For the few of you left, with even a passing interest in comic books, who haven’t heard - a comic book industry professional, Mark Waid, is being sued by a YouTube personality “Diversity and Comics” or, by his given name, Richard Meyers. What is occurring symbolically, however, extends beyond the goings on between plaintiff and defendant. It speaks to a shifting landscape.
To give some context to the suit, one must first understand that the relationship between professionals in the comic book industry and “Diversity and Comics” is best described as mutually antagonistic. “Diversity and Comics”, with use of industry insiders, regularly made known his dissatisfaction with the direction the industry was going. A particularly elitist cabal of raw egos within the industry, of which Mark Waid was, and is, arguably it’s most vociferous and bombastic member, took profound exception to the criticism.
Had they not, had they ignored “Diversity and Comics”, Richard Meyers’ YouTube channel would quite likely not have experienced the explosive subscriber growth that it did. Richard Meyers had struck a nerve within the industry and within fandom. Consequently, he was elevated to the defacto spokesperson of disgruntled fans everywhere. His immediate network of likeminded YouTube personalities became collectively labelled ComicsGate.
Richard Meyers has said a lot of things that people don’t like and, in my opinion, has occasionally crossed the line and the cabal has attempted to define him by his most extreme statements and, through association, the entire population of fandom that also doesn’t like that the comic book industry is headed away from providing entertainment and toward pontification.
Leveraging his newfound popularity and perhaps looking to educate the cabal on what a comic book should be, Richard Meyers crowdfunded his own book, which he took to Antarctic Press with whom he contracted a distribution deal. In response, Mark Waid publicly announced that he was going to make some phone calls and ensure that Antarctic Press knew exactly the kind of person they were dealing with and then went on to brag about his actions, as any successful bully, or a narcissist would, when Antarctic Press caved. Richard Meyers went on to self-publish and distribute his book
Where Are We Now:
What Mark Waid did is definitely censorship but it is also potentially illegal. It’s called tortious interference.
Richard Meyers decided to sue Mark Waid and started a GoFundMe campaign – which, at the time of this blog post, was doing very well thanks in no small part to a handful of 5 figure donations.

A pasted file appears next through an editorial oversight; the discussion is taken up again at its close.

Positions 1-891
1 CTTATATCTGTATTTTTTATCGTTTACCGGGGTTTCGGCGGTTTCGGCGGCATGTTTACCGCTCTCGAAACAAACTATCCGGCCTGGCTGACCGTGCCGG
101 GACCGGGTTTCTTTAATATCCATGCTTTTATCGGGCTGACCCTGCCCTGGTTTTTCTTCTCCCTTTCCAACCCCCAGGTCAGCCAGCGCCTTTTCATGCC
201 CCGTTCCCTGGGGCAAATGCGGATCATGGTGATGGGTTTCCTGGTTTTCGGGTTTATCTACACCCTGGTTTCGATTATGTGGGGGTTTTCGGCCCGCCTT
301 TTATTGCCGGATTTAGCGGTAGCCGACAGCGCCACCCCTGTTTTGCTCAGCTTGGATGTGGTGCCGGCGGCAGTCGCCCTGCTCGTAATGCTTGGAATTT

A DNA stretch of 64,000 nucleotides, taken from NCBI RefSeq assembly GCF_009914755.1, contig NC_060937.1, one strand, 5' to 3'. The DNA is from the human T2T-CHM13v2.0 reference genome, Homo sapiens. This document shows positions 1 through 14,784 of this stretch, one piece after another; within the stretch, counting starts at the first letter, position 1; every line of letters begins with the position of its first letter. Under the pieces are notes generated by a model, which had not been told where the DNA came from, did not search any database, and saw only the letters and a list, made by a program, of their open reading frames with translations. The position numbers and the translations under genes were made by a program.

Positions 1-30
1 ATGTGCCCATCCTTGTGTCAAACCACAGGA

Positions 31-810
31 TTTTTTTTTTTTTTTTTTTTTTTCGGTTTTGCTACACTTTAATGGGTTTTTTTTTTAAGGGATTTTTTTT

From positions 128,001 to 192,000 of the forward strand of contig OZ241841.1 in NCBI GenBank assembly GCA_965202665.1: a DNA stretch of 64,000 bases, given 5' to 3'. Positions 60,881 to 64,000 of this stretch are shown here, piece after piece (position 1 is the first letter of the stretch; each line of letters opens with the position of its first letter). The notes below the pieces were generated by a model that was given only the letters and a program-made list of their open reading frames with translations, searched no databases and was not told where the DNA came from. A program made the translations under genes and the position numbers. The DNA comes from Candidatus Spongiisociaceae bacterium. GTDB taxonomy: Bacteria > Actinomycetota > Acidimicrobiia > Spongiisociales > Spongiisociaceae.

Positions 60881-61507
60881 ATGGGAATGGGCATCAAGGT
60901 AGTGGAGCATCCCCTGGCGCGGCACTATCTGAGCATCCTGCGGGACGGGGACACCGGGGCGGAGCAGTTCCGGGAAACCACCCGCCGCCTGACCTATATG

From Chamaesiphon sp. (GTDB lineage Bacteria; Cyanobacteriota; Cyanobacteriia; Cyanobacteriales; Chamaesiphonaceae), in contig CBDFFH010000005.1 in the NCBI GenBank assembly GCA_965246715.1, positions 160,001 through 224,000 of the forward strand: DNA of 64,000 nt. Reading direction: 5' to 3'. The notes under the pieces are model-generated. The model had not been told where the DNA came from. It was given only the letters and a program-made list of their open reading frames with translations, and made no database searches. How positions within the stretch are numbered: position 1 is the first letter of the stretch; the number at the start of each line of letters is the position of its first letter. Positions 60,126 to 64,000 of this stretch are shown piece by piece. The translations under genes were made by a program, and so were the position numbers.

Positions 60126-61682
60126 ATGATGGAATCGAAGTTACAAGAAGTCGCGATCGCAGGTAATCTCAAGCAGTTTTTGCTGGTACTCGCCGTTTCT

Mark Waid did likewise. Since the man is reputed to be fairly well-off, the crowdfunding campaign is likely PR strategy as well as giving notice to the cabal that it is time to circle the wagons. Of interest, on Mark Waid’s GoFundMe landing page, there is a link to an article at “Bleeding Cool”, which espouses how bad the ComicsGate folks are. Why this is interesting is that a year ago Mr. Waid threatened to punch a “Bleeding Cool” staff writer, Jude Terror, in the face. And one of the reasons why this is interesting is that the extent of Mark Waid’s hair-trigger temper is coming under increasing scrutiny with each passing day as trial awaits - giving at least some insight as to what got him into this predicament in the first place.
Delving Into The Contentious Issue Of Censorship:
From the start, this has been about much more than merely Mark Waid versus “Diversity and Comics”. This is the comic book industry versus ComicsGate. It is about who really has the fans best interest at heart. Specifically, who wants to proselytize at their expense versus who simply wants to see them entertained.
Mark Waid’s censorship is rooted, in part, in ideological alignment. Agree, or perish. He behaves as if, by divine right, the cabal have absolute dominion over what gets published and what does not. His coercion of Antarctic Press, though a spiteful act of a small man, demonstrates that he is not entirely wrong in that belief. If it is possible to put a good spin on this totalitarianism, it is that perhaps it comes from a place of good, but greatly misguided, intentions. Though, I suspect not. I suspect it comes from the fearful tantrum of an inner child.
The comics book industry is in decline. For quite a while now fans have been proclaiming to deaf ears that it is not the medium but rather the message which is the problem. Comics books have become more about pushing ideology than about telling stories. Yet, fans, inconveniently, just want stories and it is in the independent market where their hope now resides. Every year it is getting easier for a small independent to produce, market, and distribute their completely original stories; genuine stories, not propaganda leaflets. “Diversity and Comics”’ ground up, grass roots, success, is an in-your-face reminder of that fact; an afront made all the more biting for the cabal because it is essentially a self-inflicted injury. As well, there might be some envy. I imagine the prospect of starting from nothing would be terrifying to many of those who have inherited well established IP. Whether this group of industry professionals are self-aware enough to label the motivation behind their censorship as such, I suspect that there is an awakening fear within them; the fear of irrelevance.